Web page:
Responsibility, capacity, greenness or vulnerability? What explains the levels of climate aid provided by bilateral donors?
GB : Routledge
892 - 916 p.
Climate aid, development and climate, aid allocation, adaptation and mitigation finance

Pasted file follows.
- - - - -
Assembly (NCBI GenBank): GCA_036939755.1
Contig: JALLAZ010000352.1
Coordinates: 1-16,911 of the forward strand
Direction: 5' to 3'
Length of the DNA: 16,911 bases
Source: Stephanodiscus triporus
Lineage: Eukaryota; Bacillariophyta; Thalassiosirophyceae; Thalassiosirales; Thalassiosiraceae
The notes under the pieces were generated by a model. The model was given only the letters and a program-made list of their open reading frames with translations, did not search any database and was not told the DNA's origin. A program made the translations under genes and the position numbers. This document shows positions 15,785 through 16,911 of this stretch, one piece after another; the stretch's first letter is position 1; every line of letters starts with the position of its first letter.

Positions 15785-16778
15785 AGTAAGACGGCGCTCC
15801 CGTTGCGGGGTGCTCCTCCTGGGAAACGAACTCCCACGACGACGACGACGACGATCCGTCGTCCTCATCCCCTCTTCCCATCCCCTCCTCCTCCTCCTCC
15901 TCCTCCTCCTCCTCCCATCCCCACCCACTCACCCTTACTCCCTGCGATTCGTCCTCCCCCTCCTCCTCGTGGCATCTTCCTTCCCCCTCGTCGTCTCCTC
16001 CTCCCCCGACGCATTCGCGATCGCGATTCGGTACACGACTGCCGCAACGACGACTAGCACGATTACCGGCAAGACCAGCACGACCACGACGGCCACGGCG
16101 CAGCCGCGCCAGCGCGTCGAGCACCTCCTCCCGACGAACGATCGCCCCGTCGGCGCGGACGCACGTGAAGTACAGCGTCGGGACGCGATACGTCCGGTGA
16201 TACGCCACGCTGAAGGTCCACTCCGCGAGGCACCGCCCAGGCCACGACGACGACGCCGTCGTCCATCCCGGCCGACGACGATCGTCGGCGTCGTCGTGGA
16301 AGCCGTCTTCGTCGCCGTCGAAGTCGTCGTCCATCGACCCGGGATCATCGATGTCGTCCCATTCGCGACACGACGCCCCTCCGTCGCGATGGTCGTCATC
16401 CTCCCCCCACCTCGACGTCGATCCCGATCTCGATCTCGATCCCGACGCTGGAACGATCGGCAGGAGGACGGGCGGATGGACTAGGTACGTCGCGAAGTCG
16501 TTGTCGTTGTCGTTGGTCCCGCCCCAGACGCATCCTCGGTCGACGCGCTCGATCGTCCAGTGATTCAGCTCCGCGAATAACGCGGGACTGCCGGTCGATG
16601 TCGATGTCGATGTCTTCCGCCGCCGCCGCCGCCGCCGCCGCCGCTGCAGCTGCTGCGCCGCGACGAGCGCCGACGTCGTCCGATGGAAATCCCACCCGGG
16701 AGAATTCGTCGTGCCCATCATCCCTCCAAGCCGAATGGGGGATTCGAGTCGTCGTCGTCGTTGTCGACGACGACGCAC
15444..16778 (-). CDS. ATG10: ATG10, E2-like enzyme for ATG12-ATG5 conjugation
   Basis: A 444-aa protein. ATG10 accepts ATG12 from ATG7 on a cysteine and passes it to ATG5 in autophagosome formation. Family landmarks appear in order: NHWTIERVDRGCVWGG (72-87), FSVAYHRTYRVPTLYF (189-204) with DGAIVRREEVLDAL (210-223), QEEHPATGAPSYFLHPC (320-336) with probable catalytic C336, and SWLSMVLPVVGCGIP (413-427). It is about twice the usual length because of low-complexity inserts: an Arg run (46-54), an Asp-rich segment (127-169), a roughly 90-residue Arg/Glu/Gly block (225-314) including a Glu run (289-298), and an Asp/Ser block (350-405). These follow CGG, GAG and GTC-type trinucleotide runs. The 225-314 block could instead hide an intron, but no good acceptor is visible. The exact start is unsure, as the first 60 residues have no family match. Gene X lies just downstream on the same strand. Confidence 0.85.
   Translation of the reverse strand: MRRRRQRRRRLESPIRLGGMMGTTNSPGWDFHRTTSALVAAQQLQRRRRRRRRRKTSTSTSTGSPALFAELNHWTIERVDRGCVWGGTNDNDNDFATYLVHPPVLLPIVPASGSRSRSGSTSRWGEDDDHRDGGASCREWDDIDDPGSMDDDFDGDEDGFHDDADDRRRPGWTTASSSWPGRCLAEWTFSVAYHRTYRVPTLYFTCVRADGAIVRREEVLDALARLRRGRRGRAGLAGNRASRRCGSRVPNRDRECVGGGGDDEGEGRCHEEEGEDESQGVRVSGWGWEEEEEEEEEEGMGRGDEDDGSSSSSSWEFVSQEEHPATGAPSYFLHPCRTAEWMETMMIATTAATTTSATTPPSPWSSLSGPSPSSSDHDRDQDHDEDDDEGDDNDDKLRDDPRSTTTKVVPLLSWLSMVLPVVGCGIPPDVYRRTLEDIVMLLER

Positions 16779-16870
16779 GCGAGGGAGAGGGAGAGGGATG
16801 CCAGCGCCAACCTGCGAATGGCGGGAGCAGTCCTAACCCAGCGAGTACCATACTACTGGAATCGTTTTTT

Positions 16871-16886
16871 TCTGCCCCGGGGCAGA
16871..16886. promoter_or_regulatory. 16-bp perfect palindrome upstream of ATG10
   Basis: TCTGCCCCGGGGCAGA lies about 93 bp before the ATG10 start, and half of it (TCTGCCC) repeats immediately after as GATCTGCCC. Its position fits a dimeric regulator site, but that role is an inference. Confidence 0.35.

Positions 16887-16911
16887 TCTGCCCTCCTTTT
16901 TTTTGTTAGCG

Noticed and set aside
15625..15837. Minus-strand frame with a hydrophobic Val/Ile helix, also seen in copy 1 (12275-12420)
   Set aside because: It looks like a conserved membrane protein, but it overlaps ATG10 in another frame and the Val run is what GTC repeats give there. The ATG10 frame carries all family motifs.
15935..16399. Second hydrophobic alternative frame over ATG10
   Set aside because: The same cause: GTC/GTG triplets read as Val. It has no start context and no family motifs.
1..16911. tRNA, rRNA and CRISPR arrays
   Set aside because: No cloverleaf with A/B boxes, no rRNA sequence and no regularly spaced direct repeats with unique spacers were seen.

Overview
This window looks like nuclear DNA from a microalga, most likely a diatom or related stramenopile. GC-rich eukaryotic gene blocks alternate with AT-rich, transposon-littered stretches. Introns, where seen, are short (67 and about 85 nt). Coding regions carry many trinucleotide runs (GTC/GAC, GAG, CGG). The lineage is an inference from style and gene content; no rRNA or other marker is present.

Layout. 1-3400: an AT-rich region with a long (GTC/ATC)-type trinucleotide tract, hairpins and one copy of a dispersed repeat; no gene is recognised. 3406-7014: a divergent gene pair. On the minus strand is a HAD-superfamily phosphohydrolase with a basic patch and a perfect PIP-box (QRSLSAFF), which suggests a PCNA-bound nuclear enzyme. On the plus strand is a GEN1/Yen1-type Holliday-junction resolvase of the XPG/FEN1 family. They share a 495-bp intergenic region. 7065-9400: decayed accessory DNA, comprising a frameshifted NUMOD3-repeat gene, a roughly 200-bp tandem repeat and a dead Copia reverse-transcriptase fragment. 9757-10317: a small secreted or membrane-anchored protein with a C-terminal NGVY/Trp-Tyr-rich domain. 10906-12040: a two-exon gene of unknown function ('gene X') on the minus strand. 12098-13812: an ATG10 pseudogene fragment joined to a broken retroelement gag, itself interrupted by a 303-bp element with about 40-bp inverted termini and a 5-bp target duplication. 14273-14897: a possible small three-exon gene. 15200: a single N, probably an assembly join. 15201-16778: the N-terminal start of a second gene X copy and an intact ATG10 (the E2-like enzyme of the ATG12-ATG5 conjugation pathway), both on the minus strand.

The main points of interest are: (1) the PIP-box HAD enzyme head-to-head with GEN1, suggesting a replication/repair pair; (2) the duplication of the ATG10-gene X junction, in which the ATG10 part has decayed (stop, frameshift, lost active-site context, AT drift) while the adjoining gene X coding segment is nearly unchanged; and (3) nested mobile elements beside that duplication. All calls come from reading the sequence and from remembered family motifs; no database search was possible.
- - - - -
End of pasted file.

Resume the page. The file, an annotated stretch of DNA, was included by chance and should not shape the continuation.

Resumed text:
At the 2009 Copenhagen Climate Summit, donors pledged to ‘jointly mobilize’ $100 billion/year for climate finance by 2020. The Copenhagen Accord and other agreements do not specify who should provide how much of this collective target beyond the general principle of common but differentiated responsibilities and respective capabilities (CBDR&RC), according to which the more responsible a country is for climate change and/or the more capable of paying, the more climate finance it should provide. Two additional burden-sharing mechanisms may explain how much climate finance donors provide: willingness to pay or ‘greenness’ and self-interest. These mechanisms are tested to determine which best explains current patterns in climate finance commitments by analysing bilateral climate aid. There is evidence for capability—richer countries provide more climate aid. In contrast, responsibility, greenness or self-interest do not induce more climate aid commitments. Better understanding the drivers of climate aid helps to mobilize more climate finance, and advances understanding of (sectoral) aid allocation.